Because of all the positive change that’s reinventing downtown, “we’re in a re-introduction phase with our clients, and the renewed Hilton at the Ballpark is a big part of that story,” Milton said.
“This gives our hotel and meeting planners another option when larger groups come to St. Louis,” O’Loughlin added. “Only a few downtown hotels such as the Adam’s Mark and Renaissance Grand have big ballroom spaces. Right now, there are some groups St. Louis can’t bid on because of lack of large spaces. This hotel will open new doors and attract more group business.”
A look inside
O’Loughlin said the hotel’s new identity is taking shape with the help of architect ACI Boland Inc., builder Paric Corp., and interior design firm The Harrick Group out of Chicago. “Harrick does all our design work for renovation projects,” said O’Loughlin, whose company also owns and operates Sheraton, DoubleTree, Hampton Inn, Holiday Inn, Best Western and other hospitality properties in St. Louis and Indianapolis.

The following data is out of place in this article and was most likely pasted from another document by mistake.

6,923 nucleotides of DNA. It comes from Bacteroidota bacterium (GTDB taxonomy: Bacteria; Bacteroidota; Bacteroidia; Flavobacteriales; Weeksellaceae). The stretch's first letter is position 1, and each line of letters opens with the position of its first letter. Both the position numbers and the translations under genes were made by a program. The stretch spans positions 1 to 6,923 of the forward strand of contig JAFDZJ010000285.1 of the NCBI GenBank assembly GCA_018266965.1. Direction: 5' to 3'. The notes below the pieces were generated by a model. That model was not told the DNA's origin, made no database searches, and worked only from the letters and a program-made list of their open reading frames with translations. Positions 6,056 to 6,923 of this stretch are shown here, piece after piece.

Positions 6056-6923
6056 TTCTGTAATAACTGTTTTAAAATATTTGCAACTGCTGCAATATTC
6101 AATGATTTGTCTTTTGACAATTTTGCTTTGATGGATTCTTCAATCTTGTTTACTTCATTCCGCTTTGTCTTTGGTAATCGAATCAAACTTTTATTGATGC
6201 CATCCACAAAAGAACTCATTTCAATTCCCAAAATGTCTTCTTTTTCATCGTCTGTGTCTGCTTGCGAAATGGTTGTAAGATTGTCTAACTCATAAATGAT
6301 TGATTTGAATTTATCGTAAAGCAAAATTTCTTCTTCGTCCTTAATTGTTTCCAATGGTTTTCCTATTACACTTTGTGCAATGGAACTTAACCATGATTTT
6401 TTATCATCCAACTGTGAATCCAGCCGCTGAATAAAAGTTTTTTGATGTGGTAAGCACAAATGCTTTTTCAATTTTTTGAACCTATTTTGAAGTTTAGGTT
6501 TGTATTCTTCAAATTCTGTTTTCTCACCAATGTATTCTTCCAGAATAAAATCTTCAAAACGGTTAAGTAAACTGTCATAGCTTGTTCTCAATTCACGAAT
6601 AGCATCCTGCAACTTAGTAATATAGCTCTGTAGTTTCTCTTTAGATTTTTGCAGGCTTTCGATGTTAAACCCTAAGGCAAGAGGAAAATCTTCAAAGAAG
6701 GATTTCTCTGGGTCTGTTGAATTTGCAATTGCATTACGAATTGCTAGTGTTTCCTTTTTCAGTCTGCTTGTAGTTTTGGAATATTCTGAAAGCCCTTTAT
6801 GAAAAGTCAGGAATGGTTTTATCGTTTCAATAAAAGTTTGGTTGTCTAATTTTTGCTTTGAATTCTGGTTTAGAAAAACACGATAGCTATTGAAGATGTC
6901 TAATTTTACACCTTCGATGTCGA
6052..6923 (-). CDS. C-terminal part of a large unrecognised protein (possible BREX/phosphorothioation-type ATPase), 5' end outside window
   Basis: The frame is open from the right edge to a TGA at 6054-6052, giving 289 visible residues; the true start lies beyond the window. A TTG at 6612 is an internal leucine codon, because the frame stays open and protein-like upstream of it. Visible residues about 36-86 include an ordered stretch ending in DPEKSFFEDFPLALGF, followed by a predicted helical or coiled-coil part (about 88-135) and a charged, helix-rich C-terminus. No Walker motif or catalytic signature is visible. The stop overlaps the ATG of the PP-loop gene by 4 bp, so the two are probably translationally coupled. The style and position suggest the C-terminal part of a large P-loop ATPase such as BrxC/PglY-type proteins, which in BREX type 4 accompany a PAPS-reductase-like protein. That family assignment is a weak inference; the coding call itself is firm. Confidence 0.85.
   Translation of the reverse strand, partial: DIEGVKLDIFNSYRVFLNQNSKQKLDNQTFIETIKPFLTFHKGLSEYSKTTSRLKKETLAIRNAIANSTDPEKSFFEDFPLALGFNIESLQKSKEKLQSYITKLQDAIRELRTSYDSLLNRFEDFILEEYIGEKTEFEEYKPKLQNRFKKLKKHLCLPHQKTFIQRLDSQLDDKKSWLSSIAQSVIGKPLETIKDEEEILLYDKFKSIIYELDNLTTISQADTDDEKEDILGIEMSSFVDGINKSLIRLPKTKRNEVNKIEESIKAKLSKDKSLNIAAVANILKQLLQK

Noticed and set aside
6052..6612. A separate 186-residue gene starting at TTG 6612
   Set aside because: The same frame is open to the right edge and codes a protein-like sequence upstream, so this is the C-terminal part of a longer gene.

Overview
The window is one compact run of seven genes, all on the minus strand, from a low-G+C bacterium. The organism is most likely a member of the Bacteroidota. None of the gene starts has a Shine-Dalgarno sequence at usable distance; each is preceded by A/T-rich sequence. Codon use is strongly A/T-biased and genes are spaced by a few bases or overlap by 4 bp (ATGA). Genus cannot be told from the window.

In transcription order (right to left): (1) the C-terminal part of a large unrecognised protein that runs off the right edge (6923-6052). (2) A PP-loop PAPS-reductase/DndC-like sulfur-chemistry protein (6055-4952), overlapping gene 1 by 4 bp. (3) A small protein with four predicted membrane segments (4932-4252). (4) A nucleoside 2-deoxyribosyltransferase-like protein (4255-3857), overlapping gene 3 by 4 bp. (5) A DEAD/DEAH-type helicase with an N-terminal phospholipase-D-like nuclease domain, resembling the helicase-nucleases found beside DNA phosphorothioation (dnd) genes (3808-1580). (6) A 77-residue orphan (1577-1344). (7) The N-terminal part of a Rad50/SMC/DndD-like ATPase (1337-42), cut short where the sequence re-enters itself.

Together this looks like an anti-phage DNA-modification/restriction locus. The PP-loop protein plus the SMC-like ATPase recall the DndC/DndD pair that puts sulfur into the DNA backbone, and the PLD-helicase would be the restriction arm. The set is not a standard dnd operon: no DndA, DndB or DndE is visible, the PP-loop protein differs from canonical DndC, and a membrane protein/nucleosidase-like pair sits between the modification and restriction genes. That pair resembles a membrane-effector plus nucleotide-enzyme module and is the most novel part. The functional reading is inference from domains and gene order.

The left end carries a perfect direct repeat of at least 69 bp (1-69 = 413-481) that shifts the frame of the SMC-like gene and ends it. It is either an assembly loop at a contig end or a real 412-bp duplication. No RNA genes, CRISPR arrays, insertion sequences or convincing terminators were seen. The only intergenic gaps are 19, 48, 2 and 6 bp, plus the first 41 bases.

The Ballpark property is getting an earthy new interior color palette of chocolate browns, rust, taupe, grays and gold accents. Guest rooms will sport vintage photography of the early days of the St. Louis Browns and Cardinals baseball teams. Bathrooms will feature color pictures of the old St. Louis Sportsman’s Park venue in its heyday.
The hotel’s main floor offers a host of time-saving and technology-savvy amenities for leisure travelers and meeting attendees. O’Loughlin, who owns LHM with his father Robert, is especially enthusiastic about a new “cyber lounge” and business center the hotel is putting in place. The lounge allows guests free wireless access for their laptops, and specially designed furniture to comfortably accommodate their technology while they surf the Internet. It also features a “rapid charge station” where guests can juice up their cell phones quickly between meetings, and a 52” plasma TV to help them catch up on business and sports news.